Google and Nik Software have launched an improved RAW-to-JPG conversion for Google+ users with support for 70 digital cameras.
Roughly one year ago, Google has acquired Nik Software, a company developing the popular Snapseed image editing application for iOS and Android devices. Earlier this year, the search giant has introduced Nik Collection, a suite of plugins for Adobe Photoshop available for $149.
Thankfully, this was not the entire plan for Nik’s powerful editing tools. Shortly after that, Google+’s photo management has become a lot better than what you can find in other social networking websites. Moreover, Google now allows users to store RAW files and automatically convert them into JPG whenever they feel the need to edit the files on the web.
Google and Nik Software announce improved Google+ RAW-to-JPG conversion
The problem was that the support was rather limited and the file conversion was not satisfactory for professional photographers. Well, Google and Nik Software have worked hard to fix this problem and now they have introduced an improved RAW-to-JPG conversion for Google+ users.
One of the main reasons why this service is now better consists of the fact that Google+ now supports 70 digital cameras from companies such as Canon, Nikon, Olympus, Panasonic, and Sony, says the announcement.
Google+ has just become a primary backup solution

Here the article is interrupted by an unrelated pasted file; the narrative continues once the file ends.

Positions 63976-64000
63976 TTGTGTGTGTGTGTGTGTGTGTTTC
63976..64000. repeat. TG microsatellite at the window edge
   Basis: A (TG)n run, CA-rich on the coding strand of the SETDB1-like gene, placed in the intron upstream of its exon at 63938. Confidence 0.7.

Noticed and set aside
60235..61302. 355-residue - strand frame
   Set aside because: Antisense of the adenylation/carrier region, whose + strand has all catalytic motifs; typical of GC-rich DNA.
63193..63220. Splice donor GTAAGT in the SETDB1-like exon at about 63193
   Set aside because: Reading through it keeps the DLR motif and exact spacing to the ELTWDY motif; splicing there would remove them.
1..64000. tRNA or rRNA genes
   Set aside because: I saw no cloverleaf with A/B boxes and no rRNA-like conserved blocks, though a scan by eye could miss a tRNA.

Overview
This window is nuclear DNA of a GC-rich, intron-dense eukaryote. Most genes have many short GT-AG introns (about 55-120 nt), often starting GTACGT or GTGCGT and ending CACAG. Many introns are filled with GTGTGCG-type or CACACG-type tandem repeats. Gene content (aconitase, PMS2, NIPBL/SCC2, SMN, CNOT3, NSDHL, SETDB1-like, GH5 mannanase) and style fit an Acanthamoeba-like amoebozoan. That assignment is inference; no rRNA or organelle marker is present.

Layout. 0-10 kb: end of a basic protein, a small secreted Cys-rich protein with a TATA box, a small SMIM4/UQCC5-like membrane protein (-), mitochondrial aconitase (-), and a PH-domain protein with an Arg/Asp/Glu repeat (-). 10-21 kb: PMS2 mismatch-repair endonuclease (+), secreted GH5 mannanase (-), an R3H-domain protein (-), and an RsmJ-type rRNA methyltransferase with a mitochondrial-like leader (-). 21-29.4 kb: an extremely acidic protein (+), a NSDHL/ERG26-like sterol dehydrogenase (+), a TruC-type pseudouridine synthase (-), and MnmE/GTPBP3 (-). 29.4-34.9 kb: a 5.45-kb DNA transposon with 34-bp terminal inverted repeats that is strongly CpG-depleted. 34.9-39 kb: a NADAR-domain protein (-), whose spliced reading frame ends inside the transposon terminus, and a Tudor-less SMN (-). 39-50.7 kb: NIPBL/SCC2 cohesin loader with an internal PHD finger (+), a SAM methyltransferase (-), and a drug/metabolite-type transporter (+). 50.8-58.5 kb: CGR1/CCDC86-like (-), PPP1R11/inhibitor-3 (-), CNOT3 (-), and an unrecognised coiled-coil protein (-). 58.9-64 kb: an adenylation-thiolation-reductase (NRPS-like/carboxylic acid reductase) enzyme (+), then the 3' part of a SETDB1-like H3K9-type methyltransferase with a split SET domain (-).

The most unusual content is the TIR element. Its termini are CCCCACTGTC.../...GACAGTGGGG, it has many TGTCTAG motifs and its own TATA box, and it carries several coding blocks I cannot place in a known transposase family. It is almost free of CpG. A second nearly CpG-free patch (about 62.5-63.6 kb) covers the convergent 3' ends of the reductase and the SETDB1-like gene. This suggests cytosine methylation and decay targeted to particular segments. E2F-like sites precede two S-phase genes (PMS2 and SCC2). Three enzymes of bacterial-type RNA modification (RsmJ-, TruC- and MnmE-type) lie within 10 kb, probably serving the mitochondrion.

Users can upload RAW photos and the service will automatically convert them into JPG images. After the conversion is complete, users can edit the new file and share it on Google+.
It is worth noting that the RAW files will remain intact, meaning that Google+ can now be considered a safe backup solution and all photographers know that you can never have too many backups for your photo collection.
RAW photos supported from up to 70 cameras from Canon, Nikon, Sony, Panasonic, and Olympus
Among the cameras supported by the service, users can find Canon 5D Mark III, EOS M and 700D, Nikon D7100, D5200 and D800/D800E, Olympus E-M5, Panasonic Lumix GF1, Sony NEX-7, A99, and A77.
As stated above, the list totals up to 70 cameras from these five manufacturers. The good news is that Google might extend the inventory in the near future, as there are some angry Fujifilm users who would appreciate receiving the same level of support as the other Japanese digital imaging giants.